Sunday, January 29, 2012

Willet Mystery

Today I have a Willet mystery for you. Willets have two isolated populations. Western Willets breed from the Canadian prairies south through the Dakotas and west to northern California. Eastern Willets breed along the northeastern coast of North America. According to Sibley, you can identify these races in the field. Eastern Willets have broader, stouter bills. Western birds have broader wing stripes. Western birds are paler overall and have whitish central breasts; eastern birds are more uniformly gray.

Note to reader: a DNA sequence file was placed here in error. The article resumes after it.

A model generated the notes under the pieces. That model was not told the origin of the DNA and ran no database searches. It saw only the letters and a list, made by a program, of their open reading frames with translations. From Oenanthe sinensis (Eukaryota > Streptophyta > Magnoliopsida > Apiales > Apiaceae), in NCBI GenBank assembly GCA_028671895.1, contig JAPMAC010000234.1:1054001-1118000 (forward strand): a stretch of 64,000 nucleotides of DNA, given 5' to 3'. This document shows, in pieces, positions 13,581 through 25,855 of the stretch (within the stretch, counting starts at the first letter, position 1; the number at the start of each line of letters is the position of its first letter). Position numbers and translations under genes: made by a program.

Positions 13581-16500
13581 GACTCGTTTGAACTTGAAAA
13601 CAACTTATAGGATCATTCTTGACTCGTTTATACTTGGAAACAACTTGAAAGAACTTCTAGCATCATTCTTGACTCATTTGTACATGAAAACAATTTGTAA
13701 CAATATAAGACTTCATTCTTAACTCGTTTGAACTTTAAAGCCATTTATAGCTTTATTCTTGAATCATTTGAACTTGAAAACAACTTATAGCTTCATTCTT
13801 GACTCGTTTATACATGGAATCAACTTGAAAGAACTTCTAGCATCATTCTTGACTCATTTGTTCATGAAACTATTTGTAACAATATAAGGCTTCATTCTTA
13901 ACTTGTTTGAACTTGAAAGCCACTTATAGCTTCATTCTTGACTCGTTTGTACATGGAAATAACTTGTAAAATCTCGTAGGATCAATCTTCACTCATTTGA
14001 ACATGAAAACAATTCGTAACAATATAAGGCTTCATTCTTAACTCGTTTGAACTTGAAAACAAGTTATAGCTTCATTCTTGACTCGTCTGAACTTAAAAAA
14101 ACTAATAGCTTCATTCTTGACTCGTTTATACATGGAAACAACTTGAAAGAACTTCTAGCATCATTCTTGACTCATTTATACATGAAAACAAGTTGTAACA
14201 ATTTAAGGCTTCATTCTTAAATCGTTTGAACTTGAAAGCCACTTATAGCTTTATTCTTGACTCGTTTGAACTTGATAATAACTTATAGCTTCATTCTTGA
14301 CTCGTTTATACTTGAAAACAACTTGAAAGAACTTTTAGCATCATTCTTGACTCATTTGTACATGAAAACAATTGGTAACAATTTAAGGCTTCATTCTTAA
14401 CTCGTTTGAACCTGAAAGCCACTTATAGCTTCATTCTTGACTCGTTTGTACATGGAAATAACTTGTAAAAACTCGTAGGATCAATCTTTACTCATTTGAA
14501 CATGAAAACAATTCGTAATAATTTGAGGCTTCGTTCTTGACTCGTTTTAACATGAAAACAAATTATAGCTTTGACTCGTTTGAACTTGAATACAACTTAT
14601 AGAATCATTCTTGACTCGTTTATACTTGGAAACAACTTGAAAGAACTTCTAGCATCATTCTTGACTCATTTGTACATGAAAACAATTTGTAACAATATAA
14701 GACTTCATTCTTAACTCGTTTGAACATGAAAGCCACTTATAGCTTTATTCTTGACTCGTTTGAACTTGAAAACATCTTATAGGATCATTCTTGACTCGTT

Looking at my photographs, I conclude that the upper Willet is western, while the lower one is eastern. There is no problem with the upper bird--note the narrow bill and broad wing stripe--clearly a Western Willet. Western Willets winter on both coasts of North America, and this one was photographed on Sanibel Island, Florida. Eastern Willets winter south of the United States. My second photo, however, is from La Jolla, California. This bird, despite the broader bill and narrower wing stripe, should NOT be an Eastern Willet. Either this bird is well out of range or is an example of the dangers of field identification of avian subspecies. (The bird behind the mystery Willet is a Whimbrel.)

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